Bob Brunk: Activist, Anthropologist, Auctioneer
Think. See. Feel.
The North Carolina Humanities Council marks its 40th anniversary in 2012. To celebrate that milestone, every month we will ask friends and partners to respond, within the context of the humanities, to these three single-word prompts:
THINK. SEE. FEEL.
To participate in THINK.SEE. FEEL., contact Donovan McKnight.
Robert Brunk is President of Brunk Auctions based in Asheville, North Carolina. Brunk Auctions serves an international clientele and specializes in fine and decorative arts including paintings, furniture, silver, jewelry, folk art, carpets, and related fields. He is the editor and publisher of two volumes, May We All Remember Well: A Journal of the History and Cultures of Western North Carolina, “Volume II” which was awarded the Thomas Wolfe Literary Award in 2003. He did graduate work at the University of Michigan and taught sociology and anthropology at UNC Asheville for five years. He also had a 12-year career as a wood worker and sculptor. He currently serves on the Advisory Board of the Museum of Early Southern Decorative Arts, Winston-Salem, North Carolina, and the Board of the Asheville Art Museum, Asheville, North Carolina. Brunk has been a trustee of the North Carolina Humanities Council since 2006.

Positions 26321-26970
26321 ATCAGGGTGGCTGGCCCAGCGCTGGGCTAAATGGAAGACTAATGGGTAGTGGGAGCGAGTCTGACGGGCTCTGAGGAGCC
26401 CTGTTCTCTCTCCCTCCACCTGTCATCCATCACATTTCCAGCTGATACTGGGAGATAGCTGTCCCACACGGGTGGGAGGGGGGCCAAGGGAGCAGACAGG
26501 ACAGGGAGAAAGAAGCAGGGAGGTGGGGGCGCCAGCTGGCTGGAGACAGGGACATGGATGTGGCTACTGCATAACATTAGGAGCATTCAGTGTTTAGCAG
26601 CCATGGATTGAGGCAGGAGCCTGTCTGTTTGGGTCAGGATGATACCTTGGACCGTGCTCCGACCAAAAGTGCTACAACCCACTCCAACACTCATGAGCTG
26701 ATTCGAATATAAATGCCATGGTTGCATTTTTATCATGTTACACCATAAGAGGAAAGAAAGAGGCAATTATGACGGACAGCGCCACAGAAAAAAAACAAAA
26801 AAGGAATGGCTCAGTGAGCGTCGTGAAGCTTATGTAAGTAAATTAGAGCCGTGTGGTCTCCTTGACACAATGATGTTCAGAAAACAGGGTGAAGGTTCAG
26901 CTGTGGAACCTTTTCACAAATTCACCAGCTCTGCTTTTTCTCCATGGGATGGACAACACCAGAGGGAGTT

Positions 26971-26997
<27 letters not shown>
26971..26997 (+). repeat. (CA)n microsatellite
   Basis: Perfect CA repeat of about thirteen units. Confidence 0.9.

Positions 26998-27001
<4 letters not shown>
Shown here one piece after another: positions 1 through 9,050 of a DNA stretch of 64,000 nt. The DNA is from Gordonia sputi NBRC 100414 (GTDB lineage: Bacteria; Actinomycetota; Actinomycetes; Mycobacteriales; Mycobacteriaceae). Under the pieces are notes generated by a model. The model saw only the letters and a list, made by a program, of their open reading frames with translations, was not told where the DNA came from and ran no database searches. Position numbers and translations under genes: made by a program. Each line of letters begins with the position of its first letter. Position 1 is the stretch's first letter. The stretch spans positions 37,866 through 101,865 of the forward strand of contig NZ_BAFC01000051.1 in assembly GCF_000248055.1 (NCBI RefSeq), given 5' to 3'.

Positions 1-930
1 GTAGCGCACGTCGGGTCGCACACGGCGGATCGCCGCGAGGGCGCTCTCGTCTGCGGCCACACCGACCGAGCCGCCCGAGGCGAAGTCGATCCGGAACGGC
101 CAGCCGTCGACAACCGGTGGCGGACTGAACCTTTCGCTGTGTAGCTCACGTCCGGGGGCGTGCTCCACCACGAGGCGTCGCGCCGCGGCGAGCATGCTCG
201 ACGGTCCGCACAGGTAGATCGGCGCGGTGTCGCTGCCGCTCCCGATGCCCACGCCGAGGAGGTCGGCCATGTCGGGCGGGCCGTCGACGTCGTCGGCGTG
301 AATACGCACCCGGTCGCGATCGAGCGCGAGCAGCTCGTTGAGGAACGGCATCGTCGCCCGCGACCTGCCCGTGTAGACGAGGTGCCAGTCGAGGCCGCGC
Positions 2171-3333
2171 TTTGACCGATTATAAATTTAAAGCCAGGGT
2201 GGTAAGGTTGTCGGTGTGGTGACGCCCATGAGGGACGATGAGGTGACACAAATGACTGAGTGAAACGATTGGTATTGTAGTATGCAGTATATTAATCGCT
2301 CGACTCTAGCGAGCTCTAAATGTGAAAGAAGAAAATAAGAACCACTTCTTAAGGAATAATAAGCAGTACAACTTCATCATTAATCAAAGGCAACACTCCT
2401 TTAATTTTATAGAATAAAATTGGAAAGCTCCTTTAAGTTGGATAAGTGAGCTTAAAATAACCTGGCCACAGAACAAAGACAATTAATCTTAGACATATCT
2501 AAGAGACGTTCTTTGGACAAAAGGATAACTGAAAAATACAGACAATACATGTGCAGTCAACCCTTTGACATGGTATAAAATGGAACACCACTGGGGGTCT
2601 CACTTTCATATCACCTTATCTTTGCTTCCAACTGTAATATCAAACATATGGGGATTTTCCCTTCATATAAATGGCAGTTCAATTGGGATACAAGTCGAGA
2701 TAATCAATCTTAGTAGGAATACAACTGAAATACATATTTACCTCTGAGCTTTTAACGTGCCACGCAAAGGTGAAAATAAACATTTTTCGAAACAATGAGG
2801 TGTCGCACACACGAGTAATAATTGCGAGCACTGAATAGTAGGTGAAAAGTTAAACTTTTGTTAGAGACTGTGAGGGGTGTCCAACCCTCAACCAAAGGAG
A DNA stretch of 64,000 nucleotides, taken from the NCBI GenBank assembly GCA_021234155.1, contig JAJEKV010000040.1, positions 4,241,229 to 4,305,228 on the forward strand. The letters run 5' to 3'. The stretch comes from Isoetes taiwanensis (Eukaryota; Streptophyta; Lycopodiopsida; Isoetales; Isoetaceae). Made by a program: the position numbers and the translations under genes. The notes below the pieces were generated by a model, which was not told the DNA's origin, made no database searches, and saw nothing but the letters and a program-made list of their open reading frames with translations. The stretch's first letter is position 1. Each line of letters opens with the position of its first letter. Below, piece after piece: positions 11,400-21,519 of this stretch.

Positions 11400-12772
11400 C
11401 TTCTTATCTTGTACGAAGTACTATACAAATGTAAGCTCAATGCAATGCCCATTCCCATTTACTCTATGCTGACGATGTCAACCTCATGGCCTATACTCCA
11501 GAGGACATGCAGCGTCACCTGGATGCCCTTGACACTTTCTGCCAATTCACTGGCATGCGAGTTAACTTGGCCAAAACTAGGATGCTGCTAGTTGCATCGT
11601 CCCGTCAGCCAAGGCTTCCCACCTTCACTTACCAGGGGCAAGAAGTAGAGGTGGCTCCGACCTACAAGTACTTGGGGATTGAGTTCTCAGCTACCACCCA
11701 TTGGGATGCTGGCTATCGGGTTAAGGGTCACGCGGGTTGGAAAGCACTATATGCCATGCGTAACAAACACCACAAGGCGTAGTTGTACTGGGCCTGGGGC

THINK. SEE. FEEL. with Bob Brunk
In the 19th century, Cherokee basket weavers wove river cane baskets to be carried under an arm; gathering baskets they were called. In the early 20th century, in an accommodation to European taste, handles were added, and these baskets came to be called purses. This small example of change in a material object is, I think, symbolic of a constellation of shifts in the cultures in which we find ourselves.
Some days it seems as though the very ground is shifting beneath our feet. How we regard the earth, the words we use to define ourselves, how we look at objects, how we try to reach one another, the music we sing, what we ignore, what we see: all these are changing even as we stare at our computer screens and wonder if we should mourn or celebrate the changes whizzing by.
The humanities, I feel, give us tools to help us define ourselves, to better know where we came from, where we are now, and where we may be headed. For it is in our written and oral histories, poetry, music, literature, theatre, and dance, these ledgers of our individual and collective lives, where we will learn what questions to ask.
Brunk as Activist
In the mid 1960s, Brunk worked as a community organizer in Asheville, North Carolina. He worked for the local Office of Economic Opportunity (OEO) in three segregated public housing projects. Tenants were seeking redress for poor maintenance and garbage pickup, undocumented charges for maintenance and utilities, and for leases which stated: I hereby expressly waive my right to any notice, hearing, or legal proceeding whatsoever if I am evicted.
Forty-three tenants went on a rent strike. After four months all grievances were resolved, and the striking tenants returned back rent which had been held in escrow. The HUD lease, used throughout the South, was revised to insure tenants’ rights. Brunk was relieved of his duties with the Poverty Program and began teaching sociology at UNC-Asheville.